In late 2013, the US Departments of Defense and Energy issued a call for proposals on coal-based technological pathways that could lead to commercial production of jet fuel with lower GHG emissions than for crude oil-derived jet fuel and with the potential to be cost-competitive. In response, in early 2014 the Capture group submitted a proposal (invited as a result of acceptance by the funding agencies of a December 2013 Concept Paper outlining the proposed project) for a prefeasibility study of a FOAK coal/biomass to jet fuel plant. The group has assembled a team (including collaborators from Southern Company; Chris Greig and a colleague at Queensland University in Australia; Worley-Parsons Engineering; and from the CMI Fluids & Energy Group, Michael Celia and Karl Bandilla) to propose a commercialization analysis for a coal/biomass-to-jet fuel facility at a Mississippi site located near a CO2 pipeline network that can deliver captured CO2 to enhanced oil recovery operations. The team will analyze alternative designs for a facility that cogasifies local lignite and woody biomass and converts the resulting gas to a Fischer-Tropsch synthetic jet fuel. Alternative system designs will be considered and one specific design will be modeled in detail. If the project goes forward, it will represent a step toward the goal of launching FOAK CBTLECCS projects in U.S. and China via the Southern/Shenhua collaboration.
Global climate models project that negative emissions will be needed by the 3rd quarter of this century to avoid dangerous warming. In 2013, the CMI Capture group teamed up with ecologists David Tilman and Clarence Lehman at the University of Minnesota to submit a winning proposal to the Stanford University Global Carbon and Energy Project (GCEP) for work to identify, analyze, and articulate promising systems for negative carbon emission transportation energy by mid-century.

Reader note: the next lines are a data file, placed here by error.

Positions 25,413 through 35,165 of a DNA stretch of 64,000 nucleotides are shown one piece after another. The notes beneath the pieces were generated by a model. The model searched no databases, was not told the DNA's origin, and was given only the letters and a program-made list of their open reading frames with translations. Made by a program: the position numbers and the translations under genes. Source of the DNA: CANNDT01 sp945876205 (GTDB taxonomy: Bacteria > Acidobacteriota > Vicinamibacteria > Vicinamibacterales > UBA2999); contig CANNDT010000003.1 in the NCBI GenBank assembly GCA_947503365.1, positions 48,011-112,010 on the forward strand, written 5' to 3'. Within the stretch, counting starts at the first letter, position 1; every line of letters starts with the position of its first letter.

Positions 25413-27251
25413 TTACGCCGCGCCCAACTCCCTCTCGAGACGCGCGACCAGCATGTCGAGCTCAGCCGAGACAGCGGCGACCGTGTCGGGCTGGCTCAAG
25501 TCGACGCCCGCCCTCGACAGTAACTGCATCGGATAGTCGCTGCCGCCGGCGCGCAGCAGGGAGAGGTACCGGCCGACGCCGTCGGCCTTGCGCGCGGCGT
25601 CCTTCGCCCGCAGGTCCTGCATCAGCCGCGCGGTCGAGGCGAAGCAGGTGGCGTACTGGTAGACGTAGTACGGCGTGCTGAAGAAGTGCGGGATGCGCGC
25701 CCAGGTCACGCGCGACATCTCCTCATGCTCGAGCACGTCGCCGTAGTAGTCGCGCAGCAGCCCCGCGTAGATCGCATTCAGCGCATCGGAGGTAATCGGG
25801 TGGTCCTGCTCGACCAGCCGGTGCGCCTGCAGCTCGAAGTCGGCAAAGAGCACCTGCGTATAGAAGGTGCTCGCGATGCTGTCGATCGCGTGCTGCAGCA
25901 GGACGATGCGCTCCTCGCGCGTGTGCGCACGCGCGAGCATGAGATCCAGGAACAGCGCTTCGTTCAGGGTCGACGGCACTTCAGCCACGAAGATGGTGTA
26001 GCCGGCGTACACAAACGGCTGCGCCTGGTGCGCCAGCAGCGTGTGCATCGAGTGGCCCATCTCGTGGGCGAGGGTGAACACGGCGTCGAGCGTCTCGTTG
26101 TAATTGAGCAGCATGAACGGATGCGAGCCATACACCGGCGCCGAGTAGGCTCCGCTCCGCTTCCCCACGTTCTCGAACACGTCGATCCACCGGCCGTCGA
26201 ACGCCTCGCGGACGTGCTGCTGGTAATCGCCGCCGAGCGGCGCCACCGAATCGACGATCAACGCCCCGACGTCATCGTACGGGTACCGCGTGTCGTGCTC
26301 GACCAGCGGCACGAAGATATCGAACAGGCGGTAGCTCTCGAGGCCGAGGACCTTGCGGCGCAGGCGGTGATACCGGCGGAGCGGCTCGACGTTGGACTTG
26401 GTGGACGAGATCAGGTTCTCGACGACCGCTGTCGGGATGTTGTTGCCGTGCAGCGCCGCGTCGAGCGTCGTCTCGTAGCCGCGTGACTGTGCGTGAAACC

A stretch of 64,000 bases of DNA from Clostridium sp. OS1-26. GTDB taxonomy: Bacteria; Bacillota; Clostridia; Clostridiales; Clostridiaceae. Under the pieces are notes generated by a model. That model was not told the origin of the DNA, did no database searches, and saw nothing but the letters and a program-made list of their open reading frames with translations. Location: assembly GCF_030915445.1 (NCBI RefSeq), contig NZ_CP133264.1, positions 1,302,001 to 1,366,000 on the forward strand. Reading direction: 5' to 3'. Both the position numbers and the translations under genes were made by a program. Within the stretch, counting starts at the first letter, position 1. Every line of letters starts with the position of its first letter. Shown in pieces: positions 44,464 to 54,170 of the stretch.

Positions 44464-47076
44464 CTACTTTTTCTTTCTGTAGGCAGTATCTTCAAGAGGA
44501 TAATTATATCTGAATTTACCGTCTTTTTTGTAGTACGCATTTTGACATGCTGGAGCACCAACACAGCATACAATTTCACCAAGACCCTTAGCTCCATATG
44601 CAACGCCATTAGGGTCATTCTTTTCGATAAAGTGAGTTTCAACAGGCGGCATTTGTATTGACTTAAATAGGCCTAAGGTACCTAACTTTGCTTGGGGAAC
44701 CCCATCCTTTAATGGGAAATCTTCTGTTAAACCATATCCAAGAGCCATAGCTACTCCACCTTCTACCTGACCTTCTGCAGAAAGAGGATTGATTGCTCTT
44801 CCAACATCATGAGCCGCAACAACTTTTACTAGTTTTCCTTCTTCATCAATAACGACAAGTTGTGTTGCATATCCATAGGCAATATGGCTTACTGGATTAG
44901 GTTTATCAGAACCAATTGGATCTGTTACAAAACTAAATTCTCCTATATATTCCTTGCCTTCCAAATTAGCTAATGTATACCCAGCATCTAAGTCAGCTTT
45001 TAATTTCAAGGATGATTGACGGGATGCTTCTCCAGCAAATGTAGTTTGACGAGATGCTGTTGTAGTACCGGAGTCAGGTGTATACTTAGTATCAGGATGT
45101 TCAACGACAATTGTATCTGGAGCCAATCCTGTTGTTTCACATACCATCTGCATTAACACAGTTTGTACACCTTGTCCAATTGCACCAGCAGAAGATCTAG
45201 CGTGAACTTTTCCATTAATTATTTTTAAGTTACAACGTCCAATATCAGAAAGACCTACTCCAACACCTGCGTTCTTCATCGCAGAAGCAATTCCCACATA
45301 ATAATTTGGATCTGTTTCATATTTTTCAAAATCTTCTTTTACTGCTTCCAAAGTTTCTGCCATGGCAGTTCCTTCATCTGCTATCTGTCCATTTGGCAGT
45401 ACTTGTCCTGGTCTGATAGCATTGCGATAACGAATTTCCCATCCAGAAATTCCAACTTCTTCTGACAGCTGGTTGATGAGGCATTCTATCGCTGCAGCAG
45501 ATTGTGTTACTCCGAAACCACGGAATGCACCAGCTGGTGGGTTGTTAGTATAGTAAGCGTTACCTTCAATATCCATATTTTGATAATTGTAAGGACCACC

The project will begin in 2014. Its goal is to quantify and articulate for policy makers the extent to which different biomass energy technologies with CCS (BECCS) are likely to be able to contribute to meeting U.S. demands for liquid fuels later in this century. Two mechanisms for achieving negative emissions will be studied: i) storage of photosynthetic carbon in biomass roots and soil (R/S) and ii) geologic storage of CO2 captured during feedstock conversion (CCS), with particular attention to the use of CO2 in EOR as a near-term, large-potential strategy for commercial introduction of geologic CO2 storage.
Princeton will do detailed and self-consistent process simulations and lifecycle carbon and economic analyses of: 1) gasification-based thermochemical conversion systems; 2) biochemicallybased conversion via fermentation to ethanol and/or butanol or via microbial metabolism to liquid hydrocarbons; 3) pyrolysis-based liquids; and 4) gasification-based conversion to electricity (for electric transport).